FASB Votes to Defer the Effective Date of ASC 842
FASB Votes to Defer the Effective Date of ASC 842
At its April 8, 2020, meeting, the FASB voted to defer the effective date for ASC 842, Leases (“ASC 842”), and ASC 606, Revenue from Contracts with Customers (“ASC 606”), for certain entities. In addition, in response to concerns that the Coronavirus (COVID-19) pandemic may have on stakeholders in the United States and abroad, the FASB staff provided guidance related to several recent technical inquiries.
This summary is based on our observation of the Board’s meeting, and is subject to change once the FASB updates its website for the items discussed below.
The FASB voted to defer the effective date for ASC 842 for private companies and certain not-for-profit entities (“NFPs”) for one year. For private companies and private NFPs, the leasing standard will be effective for fiscal years beginning after December 15, 2021, and interim periods within fiscal years beginning after December 15, 2022. For public NFPs the leasing standard will be effective for fiscal years beginning after December 15, 2019, including interim periods within those fiscal years.
The FASB also voted to defer the effective date for ASC 606, Contracts with Customers, for franchisors that are not public business entities for one year. As a result, for such franchisors only, the revenue standard will be effective for periods beginning after December 15, 2019 and interim reporting periods within annual reporting periods beginning after December 15, 2020. The Board also indicated it plans to conduct additional outreach with respect to reducing implementation costs for this industry, including the impact of how franchisors recognize initial franchise fees.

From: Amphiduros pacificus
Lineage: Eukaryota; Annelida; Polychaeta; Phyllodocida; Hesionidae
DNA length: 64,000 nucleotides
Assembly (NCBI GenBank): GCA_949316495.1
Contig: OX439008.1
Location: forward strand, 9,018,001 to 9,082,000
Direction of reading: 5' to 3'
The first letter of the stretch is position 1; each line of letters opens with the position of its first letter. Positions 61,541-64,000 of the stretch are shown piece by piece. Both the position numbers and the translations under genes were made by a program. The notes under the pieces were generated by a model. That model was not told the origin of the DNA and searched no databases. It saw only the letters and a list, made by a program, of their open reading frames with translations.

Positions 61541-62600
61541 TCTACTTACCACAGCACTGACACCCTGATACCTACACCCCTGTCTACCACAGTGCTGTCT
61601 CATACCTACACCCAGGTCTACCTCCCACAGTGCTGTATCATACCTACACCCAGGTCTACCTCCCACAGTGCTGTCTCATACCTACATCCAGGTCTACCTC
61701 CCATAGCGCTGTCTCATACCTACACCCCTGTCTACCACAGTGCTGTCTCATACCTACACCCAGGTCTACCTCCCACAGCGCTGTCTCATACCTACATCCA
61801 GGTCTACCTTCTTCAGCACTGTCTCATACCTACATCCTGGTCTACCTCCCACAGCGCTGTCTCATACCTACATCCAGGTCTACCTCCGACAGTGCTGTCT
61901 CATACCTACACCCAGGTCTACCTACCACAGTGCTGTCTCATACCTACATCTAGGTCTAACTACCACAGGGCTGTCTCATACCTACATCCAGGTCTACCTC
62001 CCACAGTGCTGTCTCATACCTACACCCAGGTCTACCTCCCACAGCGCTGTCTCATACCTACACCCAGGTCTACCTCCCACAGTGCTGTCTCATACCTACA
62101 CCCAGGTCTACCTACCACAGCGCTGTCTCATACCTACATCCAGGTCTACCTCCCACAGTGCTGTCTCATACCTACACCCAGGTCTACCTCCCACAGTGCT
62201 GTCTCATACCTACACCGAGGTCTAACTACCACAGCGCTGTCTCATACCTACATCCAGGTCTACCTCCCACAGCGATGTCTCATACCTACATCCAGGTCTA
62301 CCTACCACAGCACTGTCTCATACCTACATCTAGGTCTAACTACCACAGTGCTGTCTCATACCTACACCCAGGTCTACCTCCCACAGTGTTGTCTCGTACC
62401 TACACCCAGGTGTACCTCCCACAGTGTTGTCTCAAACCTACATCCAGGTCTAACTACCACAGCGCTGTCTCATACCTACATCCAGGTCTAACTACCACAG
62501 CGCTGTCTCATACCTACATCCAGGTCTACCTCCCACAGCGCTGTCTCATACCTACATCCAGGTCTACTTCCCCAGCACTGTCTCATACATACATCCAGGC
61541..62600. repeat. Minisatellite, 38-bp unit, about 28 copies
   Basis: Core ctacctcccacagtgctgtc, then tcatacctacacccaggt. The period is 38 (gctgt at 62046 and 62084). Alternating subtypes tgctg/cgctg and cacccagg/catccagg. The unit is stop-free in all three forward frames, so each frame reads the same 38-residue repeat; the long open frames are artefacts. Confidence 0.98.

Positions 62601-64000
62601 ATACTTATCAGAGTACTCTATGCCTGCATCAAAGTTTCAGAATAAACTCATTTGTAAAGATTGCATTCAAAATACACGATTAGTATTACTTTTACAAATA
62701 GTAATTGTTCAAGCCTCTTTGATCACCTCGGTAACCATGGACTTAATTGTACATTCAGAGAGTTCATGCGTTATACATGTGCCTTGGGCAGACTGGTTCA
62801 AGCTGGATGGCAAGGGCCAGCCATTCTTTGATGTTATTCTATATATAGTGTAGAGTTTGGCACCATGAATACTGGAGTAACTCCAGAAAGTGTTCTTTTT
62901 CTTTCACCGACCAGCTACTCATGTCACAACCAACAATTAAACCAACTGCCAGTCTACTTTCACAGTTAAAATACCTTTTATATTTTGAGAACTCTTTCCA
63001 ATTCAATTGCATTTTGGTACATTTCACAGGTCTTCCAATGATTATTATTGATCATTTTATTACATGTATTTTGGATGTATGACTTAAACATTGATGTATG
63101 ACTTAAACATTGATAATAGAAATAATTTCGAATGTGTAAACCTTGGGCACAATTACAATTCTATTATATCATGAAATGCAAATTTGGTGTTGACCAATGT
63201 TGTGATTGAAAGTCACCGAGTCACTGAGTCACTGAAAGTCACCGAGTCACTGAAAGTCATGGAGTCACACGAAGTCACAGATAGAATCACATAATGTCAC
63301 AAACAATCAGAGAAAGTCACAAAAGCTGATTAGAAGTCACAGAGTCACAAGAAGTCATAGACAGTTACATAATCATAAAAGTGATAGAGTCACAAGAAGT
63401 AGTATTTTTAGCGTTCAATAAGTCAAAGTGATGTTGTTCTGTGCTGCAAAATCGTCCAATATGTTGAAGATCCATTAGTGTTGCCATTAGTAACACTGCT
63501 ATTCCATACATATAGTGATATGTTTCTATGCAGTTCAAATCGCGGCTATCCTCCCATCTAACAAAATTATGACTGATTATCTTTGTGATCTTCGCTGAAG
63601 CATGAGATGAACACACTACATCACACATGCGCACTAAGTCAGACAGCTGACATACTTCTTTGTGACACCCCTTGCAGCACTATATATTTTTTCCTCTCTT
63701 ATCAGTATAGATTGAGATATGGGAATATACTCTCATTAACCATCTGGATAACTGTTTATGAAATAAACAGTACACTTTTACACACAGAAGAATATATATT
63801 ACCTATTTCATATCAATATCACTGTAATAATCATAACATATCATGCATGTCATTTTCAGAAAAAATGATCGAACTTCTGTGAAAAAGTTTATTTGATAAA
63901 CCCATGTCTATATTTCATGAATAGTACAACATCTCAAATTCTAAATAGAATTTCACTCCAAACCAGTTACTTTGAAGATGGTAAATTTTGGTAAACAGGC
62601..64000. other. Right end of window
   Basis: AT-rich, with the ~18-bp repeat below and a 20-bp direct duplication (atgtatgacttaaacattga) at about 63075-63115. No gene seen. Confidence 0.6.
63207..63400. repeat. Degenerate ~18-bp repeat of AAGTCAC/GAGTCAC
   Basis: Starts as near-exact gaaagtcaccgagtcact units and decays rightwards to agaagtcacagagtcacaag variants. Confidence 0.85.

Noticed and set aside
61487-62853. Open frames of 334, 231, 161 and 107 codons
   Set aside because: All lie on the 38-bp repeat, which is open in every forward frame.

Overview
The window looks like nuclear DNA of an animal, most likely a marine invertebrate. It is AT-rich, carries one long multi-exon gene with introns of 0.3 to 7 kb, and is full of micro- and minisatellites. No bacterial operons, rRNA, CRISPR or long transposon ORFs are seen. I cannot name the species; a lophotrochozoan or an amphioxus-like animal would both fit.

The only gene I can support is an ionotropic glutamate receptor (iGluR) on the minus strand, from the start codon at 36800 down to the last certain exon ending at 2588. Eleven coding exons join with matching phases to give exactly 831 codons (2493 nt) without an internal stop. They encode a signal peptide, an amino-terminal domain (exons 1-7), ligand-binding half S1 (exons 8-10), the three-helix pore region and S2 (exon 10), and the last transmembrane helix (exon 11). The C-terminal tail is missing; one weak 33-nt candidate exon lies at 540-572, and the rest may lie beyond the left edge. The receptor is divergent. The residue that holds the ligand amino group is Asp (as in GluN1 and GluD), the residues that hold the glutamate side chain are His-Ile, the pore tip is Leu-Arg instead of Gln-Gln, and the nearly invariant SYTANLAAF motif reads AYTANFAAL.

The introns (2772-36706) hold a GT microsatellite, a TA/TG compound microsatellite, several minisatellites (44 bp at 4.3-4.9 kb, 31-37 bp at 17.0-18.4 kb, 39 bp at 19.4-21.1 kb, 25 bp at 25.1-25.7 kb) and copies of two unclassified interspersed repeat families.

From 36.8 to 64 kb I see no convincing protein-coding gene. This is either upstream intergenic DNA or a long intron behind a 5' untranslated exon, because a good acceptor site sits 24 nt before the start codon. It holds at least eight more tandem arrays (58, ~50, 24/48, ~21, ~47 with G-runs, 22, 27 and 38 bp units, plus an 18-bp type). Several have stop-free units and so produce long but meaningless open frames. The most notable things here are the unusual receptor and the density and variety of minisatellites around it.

Early adoption would continue to be allowed for each of these standards. The FASB anticipates that it will provide a 15-day public comment period on these proposed deferrals once the proposed accounting standards updates are published.
The FASB staff discussed several technical inquiries it has received related to issues arising from the COVID-19 outbreak, noting that it would soon publish a summary of its decisions for the following matters: